As newsrooms nationwide slowly become more diverse, journalists of color are presented with more opportunities. But navigating the world of storytelling as a BIPOC (Black, Indigenous, or person of color) journalist can be challenging.
Tai Takahashi leads a highly diverse newsroom as the news director for both WJTV and WHLT in Jackson, Mississippi.
“We have a very diverse management, and that’s not by accident — two African Americans, two Asians, and two Caucasians, so a vast array of voices. I want to say half of our staff is African American. So, it kind of reflects the population. Jackson herself is 84% African American.”
He believes that this diversity has changed the overall dynamic of the newsroom and how they approach coverage of stories within the community.
“We listen to all voices,” Takahashi explained. “And that’s really just the starting point.”
Takahashi is honest about the challenges his station faces.
“To say that we fully cover any issue as it relates to any population would be a bit dishonest. All I can say is that we try. And certainly, individuals aren’t shy about bringing up issues that need to be covered,” Takahashi said. “We only have a limited number of people to cover those issues. So we tackle them as we see them, we stick with them as long as we can. And sometimes we have to pivot. But yeah, there are issues regarding any type of minority group. All of them will never be addressed. But the best you can do is have those open conversations, make sure that you do your best to cover them, and not ignore them.”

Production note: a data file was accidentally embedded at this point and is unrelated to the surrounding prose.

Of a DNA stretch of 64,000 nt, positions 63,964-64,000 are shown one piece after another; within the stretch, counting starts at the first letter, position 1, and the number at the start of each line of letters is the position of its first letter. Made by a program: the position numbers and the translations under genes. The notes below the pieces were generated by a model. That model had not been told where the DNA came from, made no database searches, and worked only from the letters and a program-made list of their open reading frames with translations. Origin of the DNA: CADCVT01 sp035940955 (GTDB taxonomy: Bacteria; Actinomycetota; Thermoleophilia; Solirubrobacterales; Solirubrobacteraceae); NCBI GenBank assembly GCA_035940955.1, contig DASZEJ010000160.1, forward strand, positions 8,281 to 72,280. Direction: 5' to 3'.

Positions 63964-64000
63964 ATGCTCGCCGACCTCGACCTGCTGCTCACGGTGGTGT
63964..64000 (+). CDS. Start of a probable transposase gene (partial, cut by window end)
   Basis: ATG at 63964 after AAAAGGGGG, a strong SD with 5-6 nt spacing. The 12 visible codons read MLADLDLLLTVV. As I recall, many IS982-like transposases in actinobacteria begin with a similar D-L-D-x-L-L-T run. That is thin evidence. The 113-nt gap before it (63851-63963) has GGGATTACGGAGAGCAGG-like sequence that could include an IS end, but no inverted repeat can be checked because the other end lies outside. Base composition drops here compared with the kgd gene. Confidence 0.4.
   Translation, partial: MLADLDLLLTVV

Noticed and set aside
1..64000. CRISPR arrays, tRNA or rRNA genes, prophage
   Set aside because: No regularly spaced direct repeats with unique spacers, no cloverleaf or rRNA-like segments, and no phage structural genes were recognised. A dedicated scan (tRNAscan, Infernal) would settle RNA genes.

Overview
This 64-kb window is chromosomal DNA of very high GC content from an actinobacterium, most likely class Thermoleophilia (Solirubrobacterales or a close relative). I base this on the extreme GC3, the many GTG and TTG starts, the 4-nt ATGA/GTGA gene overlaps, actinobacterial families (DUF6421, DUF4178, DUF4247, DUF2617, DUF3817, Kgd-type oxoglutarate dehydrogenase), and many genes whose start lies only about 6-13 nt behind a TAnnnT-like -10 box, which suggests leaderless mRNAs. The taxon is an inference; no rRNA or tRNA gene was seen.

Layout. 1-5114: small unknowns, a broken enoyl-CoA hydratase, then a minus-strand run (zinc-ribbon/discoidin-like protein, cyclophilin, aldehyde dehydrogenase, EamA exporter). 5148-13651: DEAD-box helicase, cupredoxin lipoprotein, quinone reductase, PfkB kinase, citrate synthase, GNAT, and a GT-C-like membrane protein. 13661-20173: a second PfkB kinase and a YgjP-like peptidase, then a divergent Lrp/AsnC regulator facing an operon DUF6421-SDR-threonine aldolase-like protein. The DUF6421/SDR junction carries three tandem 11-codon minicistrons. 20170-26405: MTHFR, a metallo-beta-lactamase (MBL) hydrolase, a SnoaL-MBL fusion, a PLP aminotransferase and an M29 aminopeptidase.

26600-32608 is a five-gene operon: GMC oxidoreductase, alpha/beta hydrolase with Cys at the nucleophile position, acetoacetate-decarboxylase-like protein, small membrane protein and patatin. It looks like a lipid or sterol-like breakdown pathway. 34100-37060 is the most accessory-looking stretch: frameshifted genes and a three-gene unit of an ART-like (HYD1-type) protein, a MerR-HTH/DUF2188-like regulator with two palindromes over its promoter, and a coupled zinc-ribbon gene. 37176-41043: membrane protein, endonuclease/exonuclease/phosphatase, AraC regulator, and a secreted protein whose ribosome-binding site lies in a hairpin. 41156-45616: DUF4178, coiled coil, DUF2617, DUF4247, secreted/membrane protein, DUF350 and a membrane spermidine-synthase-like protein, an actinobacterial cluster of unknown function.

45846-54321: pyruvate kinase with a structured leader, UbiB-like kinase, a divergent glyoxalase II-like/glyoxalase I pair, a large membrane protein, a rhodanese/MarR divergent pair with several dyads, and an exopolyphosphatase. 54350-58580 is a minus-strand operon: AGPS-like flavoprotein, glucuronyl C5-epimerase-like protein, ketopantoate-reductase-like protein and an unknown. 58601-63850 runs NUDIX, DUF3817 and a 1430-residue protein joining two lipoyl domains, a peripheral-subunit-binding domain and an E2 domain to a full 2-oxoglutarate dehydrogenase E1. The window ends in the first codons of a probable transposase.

Takahashi said minority representation is an issue beyond the newsroom throughout corporate America.
“You look at things from the top down,” he noted. “Even with an [influx] of female CEOs, there’s still a lack of representation from other backgrounds [including] African American, Asian, etc.”
He also suspects that the absence of diversity at higher professional levels has a trickle-down effect.
“Unless you’re making a conscious effort to diversify and looking at how your staff is made up, you tend to hire people who you’re comfortable with,” Takahashi said.
For people of color seeking a supportive and diverse newsroom job, the key is to ask plenty of questions before you take the job, according to Takahashi.
“You need to talk to a range of people to get a sense of whether this is the kind of culture that works for you,” he advised. “You have to figure out where you fit into the ecosystem.”
He also points out that many early career journalists have some learning to do about inclusive reporting.
You have to go into it eyes wide open, realizing you don’t know anything. You’re gonna pick up on biases that you personally have that you didn’t realize you had along the way. When people come in thinking, okay, I got this, that’s what they don’t have it. When they realize I’ve got things to learn and they let something get pointed out to them, like that was a little biased in the way you said something, you have to embrace that. Then look at ways to correct that,” he said.
As America becomes more diverse, Takahashi says the industry is going to have to evolve.
“So much journalism is understanding the times in which you live. You have to recognize change as it occurs and cover priorities as they occur and adjust accordingly.”